The toothy outsole provided ample traction on wet and dry trails, gripping strongly with widely-spaced, five-millimeter-deep, chevron-shaped lugs. The proprietary FloatPro foam provided a ride described by one tester as having a “throwback feel” compared to today’s more squishy shoes. The upper was a crowd pleaser, wrapping securely over the booty-style gusseted tongue with an airy forefoot allowing plenty of room for the toes. This updated version uses a variety of recycled materials in the insole, laces, tongue webbing and overlays, while weighing 10% less and retaining 30% less water than the original.
The shoe isn’t perfect; some considered it a bit rigid and clunky while others noted some ankle collar irritation. But even those with criticisms overlooked their misgivings in light of the shoe’s durability, wide-ranging uses, and reliable handling even on steep, tricky trails.
Weight: 8.0 oz (women’s) / 10.0 oz (men’s)
Stack Height: 22.5 mm heel/ 18.5 mm forefoot; 4 mm drop
Nike Air Zoom Terra Kiger 8 – $140
The agile fit and ride made the Terra Kiger 8 stand out, with testers lauding the shoe’s ability to maneuver adeptly on rugged footing. This minor update to the popular Terra Kiger 7 retained that version’s cushioned and responsive sole while improving the upper. Testers appreciate the changes, with loud callouts for the heel and midfoot hold, which locks the foot into place securely.
The Kiger 8’s underfoot experience was described by one tester as feeling like “two shoes stitched together: in the rear a plush, highly cushioned trainer, in the front a low, responsive, connected racer.” The soft landings are delivered by an ample layer of Nike’s synthetic rubber-based React midsole foam. The low, 24-millimeter forefoot employs a Zoom Air unit that combines pressurized air and tightly stretched fibers to produce bouncy, powerful push-offs.
Flexible, segmented rock plates between the midsole and outsole protect both heel and forefoot. The strategically-lugged outsole’s high-abrasion rubber had sufficient bite to hold onto a variety of trails and conditions, including shedding sand, mud, slush, and snow.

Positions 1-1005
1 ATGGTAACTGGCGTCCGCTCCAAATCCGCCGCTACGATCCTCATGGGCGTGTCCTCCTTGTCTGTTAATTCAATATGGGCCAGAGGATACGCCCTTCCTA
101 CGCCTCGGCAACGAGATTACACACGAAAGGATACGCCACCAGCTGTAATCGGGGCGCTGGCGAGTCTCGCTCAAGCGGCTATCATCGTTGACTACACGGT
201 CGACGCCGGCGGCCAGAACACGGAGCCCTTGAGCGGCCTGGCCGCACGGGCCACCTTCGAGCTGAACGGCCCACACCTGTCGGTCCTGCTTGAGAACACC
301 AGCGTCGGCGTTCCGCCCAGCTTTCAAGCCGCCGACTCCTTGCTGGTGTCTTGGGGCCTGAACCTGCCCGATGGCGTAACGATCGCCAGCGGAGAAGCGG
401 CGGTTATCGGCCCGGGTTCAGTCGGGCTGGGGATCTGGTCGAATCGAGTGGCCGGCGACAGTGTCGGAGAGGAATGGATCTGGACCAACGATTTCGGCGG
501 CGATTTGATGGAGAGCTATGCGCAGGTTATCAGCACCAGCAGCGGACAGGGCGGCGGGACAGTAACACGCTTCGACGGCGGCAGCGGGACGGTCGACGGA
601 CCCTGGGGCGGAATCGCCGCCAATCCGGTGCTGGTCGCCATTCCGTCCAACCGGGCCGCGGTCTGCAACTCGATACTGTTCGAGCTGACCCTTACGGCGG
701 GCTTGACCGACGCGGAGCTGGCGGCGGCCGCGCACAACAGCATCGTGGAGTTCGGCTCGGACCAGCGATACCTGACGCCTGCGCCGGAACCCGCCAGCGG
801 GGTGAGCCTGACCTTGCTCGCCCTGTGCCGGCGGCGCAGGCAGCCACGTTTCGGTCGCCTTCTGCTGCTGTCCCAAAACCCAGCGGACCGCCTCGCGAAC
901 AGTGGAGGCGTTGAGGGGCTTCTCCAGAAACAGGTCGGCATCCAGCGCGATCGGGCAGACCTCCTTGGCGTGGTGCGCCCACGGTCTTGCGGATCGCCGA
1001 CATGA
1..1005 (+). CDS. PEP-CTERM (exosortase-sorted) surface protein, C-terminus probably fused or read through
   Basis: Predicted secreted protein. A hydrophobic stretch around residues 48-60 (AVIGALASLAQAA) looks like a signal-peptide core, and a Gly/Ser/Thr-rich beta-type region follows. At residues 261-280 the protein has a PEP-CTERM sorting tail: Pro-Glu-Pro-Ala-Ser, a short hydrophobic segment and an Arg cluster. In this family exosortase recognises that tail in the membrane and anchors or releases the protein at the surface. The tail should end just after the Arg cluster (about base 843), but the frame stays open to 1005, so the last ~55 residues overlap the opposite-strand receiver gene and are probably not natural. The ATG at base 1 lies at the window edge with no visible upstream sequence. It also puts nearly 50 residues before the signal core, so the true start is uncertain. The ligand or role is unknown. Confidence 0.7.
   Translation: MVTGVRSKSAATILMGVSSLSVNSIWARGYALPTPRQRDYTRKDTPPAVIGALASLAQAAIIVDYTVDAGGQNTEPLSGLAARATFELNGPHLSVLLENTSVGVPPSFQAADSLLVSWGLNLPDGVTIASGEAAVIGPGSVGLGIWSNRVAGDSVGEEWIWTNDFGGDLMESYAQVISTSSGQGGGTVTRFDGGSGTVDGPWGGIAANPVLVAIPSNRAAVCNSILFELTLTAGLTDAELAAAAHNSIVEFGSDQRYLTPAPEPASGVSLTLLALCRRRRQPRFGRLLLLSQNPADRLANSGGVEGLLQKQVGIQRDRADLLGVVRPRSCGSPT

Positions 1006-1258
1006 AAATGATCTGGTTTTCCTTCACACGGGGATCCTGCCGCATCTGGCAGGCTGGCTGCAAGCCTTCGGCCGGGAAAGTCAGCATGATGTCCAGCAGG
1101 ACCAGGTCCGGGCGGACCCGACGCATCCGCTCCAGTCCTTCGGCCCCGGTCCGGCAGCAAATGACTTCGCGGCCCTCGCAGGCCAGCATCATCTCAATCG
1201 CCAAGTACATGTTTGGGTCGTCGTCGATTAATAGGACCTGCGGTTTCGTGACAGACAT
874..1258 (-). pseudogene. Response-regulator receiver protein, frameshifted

Weight: 8.6 oz (women’s) / 11.1 oz (men’s)
Stack Height: 30 mm heel/ 24 mm forefoot; 6 mm drop
Columbia Montrail Trinity AG – $150
The Trinity AG continues Montrail’s performance tradition, now part of Columbia. A workhorse for training, one that feels lighter on the run than it weighs on the scales, the Trinity AG delivers a welcome measure of forefoot ground feel plus plenty of cushioning in the flared, raised heel, making it a mullet of a shoe: business up front, party in the back.
The business end is powered by a three-layer midsole sandwich: on top is a soft-durometer EVA foam for cushioning, close to the ground, a firm-durometer EVA for underfoot protection, and in between, a flexible, propulsive Pebax plate. Testers found that the combination resulted in a quick-rebounding ride—if you stay forward-balanced on your toes. Some heel strikers found the ride cushioned and protective, but somewhat clunky.
The outsole has moderate lugs that wrap around the edges of the forefoot, producing a snug feel that rolls easily through off-kilter footing. Combine that with the sturdy, seamless mesh upper that hugs your feet with a natural fit and you get confidence-building dependability worthy of gnarly, challenging trails.
Weight: 8.5 oz (women’s) / 11.0 oz (men’s)
Stack Height: 32 mm heel/ 24 mm forefoot; 8 mm drop
Camelbak Ultra Belt – $55
Our testers initially worried that this belt would be too snug, but the wide waistband fit comfortably and had a surprisingly great capacity. It cut down on the sweatiness that can occur with standard hydration vests and stayed in place through runs. Easily washable and reflective for morning or evening runs, it’s perfect for days when going fuel-less isn’t enough, but you don’t need a full pack.
The Ultra Vesta has the great fit and breathability Ultimate Direction is known for, with maximal capacity to carry everything you might need. Testers were impressed with the lack of bounce when they filled the back pocket (which is waterproof!) with extra layers and fuel, and the customizable loops and cinches for attaching trekking poles. Ultimate Direction has updated the overall shape the vest for a snugger, more streamlined fit, and it shows – it has an intuitive, body-friendly shape that minimizes movement and chafing.
Osprey Duro/Dyna LT – $80